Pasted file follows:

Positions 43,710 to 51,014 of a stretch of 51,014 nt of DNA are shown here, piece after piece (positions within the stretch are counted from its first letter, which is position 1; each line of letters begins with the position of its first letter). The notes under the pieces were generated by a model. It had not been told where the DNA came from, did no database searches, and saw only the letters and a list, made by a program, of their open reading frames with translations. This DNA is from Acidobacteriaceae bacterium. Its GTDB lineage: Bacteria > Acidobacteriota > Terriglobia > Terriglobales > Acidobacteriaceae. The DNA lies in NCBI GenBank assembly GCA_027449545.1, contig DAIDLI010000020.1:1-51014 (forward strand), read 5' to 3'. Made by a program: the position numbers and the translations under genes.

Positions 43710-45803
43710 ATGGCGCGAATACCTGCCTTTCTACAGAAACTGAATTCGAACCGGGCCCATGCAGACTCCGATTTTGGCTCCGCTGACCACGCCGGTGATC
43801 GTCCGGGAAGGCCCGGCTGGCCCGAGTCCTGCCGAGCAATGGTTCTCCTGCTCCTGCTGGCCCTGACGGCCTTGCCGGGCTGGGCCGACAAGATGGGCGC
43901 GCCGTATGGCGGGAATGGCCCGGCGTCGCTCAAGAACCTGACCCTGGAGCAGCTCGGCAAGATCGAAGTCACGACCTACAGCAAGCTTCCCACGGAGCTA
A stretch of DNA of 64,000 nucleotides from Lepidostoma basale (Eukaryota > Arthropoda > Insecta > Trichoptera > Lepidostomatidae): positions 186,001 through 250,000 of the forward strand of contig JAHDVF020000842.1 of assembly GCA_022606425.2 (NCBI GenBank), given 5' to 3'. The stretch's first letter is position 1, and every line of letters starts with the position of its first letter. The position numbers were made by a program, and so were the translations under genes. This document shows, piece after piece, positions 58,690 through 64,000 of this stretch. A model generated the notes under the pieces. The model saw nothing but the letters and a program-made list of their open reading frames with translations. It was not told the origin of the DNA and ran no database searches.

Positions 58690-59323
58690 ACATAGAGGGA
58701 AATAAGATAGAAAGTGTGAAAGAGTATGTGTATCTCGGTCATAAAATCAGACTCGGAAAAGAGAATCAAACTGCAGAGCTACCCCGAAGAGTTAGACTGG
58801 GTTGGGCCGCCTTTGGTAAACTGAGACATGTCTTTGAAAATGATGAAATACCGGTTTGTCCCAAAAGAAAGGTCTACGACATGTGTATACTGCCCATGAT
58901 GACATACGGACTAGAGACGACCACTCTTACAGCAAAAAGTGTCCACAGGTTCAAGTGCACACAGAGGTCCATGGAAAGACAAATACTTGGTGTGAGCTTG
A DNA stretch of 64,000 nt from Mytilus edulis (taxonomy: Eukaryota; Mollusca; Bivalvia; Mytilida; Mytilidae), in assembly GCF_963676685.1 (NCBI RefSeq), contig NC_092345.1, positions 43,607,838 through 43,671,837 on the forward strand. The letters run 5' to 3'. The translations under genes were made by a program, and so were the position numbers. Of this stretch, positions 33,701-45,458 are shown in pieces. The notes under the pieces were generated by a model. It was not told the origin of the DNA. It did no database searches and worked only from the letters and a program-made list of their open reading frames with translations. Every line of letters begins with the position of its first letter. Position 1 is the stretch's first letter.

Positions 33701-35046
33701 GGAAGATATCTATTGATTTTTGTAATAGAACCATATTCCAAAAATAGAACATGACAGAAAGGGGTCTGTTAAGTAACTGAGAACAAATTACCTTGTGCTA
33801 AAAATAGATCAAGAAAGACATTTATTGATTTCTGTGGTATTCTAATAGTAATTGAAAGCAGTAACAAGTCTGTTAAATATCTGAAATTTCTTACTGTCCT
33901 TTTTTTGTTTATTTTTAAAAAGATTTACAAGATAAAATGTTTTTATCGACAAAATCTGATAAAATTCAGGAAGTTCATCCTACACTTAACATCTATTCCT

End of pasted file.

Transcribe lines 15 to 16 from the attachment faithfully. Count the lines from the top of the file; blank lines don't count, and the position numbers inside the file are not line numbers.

33801 AAAATAGATCAAGAAAGACATTTATTGATTTCTGTGGTATTCTAATAGTAATTGAAAGCAGTAACAAGTCTGTTAAATATCTGAAATTTCTTACTGTCCT
33901 TTTTTTGTTTATTTTTAAAAAGATTTACAAGATAAAATGTTTTTATCGACAAAATCTGATAAAATTCAGGAAGTTCATCCTACACTTAACATCTATTCCT